Glen Nevis

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Glen Nevis

Glen Nevis (Gaelic: Gleann Nibheis) is a glen in western Inverness-shire, running below the slopes of Ben Nevis down to the sea in Loch Lochy. At its foot sits Fort William, and down the glen flows the River Nevis.

The glen is bordered to the south by the Mamore range, and to the north by the Nevis Range, the highest mountains in the British Isles: Ben Nevis, Càrn Mor Dearg, Aonach Mòr, and Aonach Beag.

In the glen are three of the highest waterfalls in Britain: Steall Falls, where the Allt Coire a'Mhail joins the Water of Nevis in the glen. Below the waterfall is a steeply walled and impressive gorge.

A public road runs for seven miles up the Glen, becoming single track after 4 miles. There is a hotel, hostel, and campsite at the bottom of the glen, near Fort William, and a small hamlet further up at Achriabhach.

From the car park at the end of the Glen Nevis road, a path continues through a gorge. After a scramble up this rocky path, the view opens up and the path leads into the peaceful upper glen. A wire bridge crosses to the base of the waterfall. Built by the famous Engineer Tom Russell while in training for the Royal Engineers (JLRRE MacPhee troop) as a HAT before joining 9SQN. This bridge was closed for three months in 2010 when one of the cables snapped.[1]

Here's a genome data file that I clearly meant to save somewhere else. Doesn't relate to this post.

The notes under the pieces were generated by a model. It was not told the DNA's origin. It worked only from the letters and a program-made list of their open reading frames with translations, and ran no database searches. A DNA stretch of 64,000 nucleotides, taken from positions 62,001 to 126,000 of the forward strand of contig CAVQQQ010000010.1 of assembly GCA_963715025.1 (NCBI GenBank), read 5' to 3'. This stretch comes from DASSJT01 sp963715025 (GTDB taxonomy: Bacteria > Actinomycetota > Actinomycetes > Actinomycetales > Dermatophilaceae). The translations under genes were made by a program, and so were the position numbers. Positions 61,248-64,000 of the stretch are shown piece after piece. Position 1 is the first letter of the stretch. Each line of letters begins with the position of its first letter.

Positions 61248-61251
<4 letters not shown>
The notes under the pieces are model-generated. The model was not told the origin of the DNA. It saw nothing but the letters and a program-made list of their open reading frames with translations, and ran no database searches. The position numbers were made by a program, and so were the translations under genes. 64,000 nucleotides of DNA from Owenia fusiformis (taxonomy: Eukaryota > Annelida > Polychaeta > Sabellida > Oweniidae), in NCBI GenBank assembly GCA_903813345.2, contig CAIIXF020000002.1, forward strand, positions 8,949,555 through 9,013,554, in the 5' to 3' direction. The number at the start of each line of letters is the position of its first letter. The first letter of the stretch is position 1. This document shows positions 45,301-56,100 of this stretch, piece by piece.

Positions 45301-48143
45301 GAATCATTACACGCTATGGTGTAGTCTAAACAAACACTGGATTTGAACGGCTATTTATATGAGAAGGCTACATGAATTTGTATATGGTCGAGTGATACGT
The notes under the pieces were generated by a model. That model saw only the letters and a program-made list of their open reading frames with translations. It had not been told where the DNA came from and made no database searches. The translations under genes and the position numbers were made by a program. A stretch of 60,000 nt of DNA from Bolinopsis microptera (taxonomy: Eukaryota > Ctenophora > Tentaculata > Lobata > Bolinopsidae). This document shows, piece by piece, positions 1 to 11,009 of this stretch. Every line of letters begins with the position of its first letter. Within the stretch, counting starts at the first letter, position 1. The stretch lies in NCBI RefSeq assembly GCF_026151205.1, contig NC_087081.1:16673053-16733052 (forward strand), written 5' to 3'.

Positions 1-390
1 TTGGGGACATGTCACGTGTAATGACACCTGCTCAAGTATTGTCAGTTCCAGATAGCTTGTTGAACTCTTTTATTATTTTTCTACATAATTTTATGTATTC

The path has been improved periodically to ease access and to reduce the damaging effects of soil erosion caused by many walkers, but it remains challenging in places, and as the sign at the car park warns, potentially fatal. There have been several accidents in Glen Nevis, including the death of a young walker in August 2006.[2]

On film and popular culture

Several films have been shot in Glen Nevis, including some scenes from the Harry Potter films,[3] Highlander, Highlander III: The Sorcerer, Braveheart and Rob Roy (1995).

Glen Nevis river race

A 2-mile race down the River Nevis has been run in the summer since 1973. Competitors use floating aids such as LiLos to navigate the river. The race can take from 20 minutes to 2 hours dependent upon water flow. After a hiatus of several years, the race was run again from 2008 to the present.[4]

View of Glen Nevis from Ben Nevis

Outside links

("Wikimedia Commons" has material
about Glen Nevis)